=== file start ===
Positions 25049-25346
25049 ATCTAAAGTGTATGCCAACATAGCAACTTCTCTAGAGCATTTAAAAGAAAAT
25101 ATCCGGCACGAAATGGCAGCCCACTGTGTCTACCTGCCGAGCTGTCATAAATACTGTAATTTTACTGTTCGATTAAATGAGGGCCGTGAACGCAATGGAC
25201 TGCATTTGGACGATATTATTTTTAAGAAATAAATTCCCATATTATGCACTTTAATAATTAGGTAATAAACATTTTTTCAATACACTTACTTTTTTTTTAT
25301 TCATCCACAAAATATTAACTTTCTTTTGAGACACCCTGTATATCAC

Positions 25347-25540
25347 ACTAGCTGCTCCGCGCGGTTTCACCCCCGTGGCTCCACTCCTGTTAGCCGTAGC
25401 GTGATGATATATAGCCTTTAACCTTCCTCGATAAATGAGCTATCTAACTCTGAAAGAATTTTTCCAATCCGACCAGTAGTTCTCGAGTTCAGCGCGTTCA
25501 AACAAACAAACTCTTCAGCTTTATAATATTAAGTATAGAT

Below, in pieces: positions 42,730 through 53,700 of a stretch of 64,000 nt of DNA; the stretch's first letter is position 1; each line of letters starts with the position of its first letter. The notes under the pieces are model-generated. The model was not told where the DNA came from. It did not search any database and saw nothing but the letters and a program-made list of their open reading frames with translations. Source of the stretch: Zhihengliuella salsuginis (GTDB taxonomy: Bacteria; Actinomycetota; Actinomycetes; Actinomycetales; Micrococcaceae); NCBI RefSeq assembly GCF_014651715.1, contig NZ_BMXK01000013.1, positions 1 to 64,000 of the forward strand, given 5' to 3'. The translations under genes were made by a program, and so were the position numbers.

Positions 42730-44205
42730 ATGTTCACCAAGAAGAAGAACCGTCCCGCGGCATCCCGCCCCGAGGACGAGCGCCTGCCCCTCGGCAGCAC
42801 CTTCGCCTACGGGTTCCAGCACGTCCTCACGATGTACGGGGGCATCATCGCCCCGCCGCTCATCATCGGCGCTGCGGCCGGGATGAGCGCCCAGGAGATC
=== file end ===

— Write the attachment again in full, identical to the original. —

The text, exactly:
Positions 25049-25346
25049 ATCTAAAGTGTATGCCAACATAGCAACTTCTCTAGAGCATTTAAAAGAAAAT
25101 ATCCGGCACGAAATGGCAGCCCACTGTGTCTACCTGCCGAGCTGTCATAAATACTGTAATTTTACTGTTCGATTAAATGAGGGCCGTGAACGCAATGGAC
25201 TGCATTTGGACGATATTATTTTTAAGAAATAAATTCCCATATTATGCACTTTAATAATTAGGTAATAAACATTTTTTCAATACACTTACTTTTTTTTTAT
25301 TCATCCACAAAATATTAACTTTCTTTTGAGACACCCTGTATATCAC

Positions 25347-25540
25347 ACTAGCTGCTCCGCGCGGTTTCACCCCCGTGGCTCCACTCCTGTTAGCCGTAGC
25401 GTGATGATATATAGCCTTTAACCTTCCTCGATAAATGAGCTATCTAACTCTGAAAGAATTTTTCCAATCCGACCAGTAGTTCTCGAGTTCAGCGCGTTCA
25501 AACAAACAAACTCTTCAGCTTTATAATATTAAGTATAGAT

Below, in pieces: positions 42,730 through 53,700 of a stretch of 64,000 nt of DNA; the stretch's first letter is position 1; each line of letters starts with the position of its first letter. The notes under the pieces are model-generated. The model was not told where the DNA came from. It did not search any database and saw nothing but the letters and a program-made list of their open reading frames with translations. Source of the stretch: Zhihengliuella salsuginis (GTDB taxonomy: Bacteria; Actinomycetota; Actinomycetes; Actinomycetales; Micrococcaceae); NCBI RefSeq assembly GCF_014651715.1, contig NZ_BMXK01000013.1, positions 1 to 64,000 of the forward strand, given 5' to 3'. The translations under genes were made by a program, and so were the position numbers.

Positions 42730-44205
42730 ATGTTCACCAAGAAGAAGAACCGTCCCGCGGCATCCCGCCCCGAGGACGAGCGCCTGCCCCTCGGCAGCAC
42801 CTTCGCCTACGGGTTCCAGCACGTCCTCACGATGTACGGGGGCATCATCGCCCCGCCGCTCATCATCGGCGCTGCGGCCGGGATGAGCGCCCAGGAGATC